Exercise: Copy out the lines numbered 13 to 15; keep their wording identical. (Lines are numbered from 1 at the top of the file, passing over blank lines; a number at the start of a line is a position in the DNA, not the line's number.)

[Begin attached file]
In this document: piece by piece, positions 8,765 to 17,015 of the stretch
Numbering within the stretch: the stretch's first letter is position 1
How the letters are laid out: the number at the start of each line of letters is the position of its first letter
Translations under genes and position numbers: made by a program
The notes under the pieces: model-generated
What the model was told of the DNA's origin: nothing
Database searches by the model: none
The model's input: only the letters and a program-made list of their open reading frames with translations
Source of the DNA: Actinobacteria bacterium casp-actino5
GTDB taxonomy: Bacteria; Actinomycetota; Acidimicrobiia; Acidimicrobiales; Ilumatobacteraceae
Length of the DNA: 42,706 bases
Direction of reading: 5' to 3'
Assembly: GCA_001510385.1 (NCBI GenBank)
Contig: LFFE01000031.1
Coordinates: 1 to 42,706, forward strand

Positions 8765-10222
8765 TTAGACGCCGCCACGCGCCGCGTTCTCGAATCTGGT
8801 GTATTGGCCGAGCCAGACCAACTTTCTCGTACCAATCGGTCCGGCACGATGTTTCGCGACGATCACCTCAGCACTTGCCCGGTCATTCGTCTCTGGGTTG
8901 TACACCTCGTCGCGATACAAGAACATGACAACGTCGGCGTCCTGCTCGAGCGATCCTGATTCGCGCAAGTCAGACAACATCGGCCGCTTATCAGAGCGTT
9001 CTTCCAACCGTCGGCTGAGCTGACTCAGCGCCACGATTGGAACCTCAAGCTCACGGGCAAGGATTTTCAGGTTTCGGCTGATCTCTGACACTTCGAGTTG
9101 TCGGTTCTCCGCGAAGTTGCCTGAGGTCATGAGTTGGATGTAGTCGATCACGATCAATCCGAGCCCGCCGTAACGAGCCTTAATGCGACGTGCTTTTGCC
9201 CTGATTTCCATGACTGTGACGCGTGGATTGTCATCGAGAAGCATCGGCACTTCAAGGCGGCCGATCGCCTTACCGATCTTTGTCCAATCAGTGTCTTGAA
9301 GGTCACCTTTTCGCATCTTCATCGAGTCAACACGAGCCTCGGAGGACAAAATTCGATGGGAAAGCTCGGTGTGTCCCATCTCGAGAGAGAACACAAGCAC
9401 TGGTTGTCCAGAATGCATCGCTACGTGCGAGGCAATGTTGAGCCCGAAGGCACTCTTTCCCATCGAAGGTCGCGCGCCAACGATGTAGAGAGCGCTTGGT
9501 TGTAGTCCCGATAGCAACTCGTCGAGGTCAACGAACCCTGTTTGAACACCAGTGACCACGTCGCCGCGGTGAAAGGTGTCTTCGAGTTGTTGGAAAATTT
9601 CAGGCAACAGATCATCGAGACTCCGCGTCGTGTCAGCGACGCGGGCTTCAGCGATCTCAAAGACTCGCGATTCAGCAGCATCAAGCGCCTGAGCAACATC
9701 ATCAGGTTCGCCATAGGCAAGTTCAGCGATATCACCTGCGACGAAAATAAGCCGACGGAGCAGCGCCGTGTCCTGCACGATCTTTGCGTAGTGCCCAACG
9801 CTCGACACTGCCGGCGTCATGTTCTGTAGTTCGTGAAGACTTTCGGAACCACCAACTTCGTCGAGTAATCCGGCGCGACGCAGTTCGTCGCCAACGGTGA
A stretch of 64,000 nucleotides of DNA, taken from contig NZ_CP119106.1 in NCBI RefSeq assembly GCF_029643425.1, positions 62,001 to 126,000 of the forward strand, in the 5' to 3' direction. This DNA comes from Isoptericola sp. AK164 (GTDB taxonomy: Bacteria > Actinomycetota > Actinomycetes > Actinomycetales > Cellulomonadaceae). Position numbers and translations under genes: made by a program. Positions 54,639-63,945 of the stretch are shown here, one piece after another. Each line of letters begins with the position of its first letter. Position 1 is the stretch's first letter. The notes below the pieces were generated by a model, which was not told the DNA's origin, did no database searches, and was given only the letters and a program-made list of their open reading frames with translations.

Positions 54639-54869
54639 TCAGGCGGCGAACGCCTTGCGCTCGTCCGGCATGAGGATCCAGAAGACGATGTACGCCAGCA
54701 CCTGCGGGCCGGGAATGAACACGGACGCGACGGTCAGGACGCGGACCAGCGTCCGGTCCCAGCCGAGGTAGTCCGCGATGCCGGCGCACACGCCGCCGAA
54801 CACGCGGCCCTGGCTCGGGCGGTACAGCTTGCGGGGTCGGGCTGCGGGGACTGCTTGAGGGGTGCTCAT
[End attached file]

Assembly: GCA_001510385.1 (NCBI GenBank)
Contig: LFFE01000031.1
Coordinates: 1 to 42,706, forward strand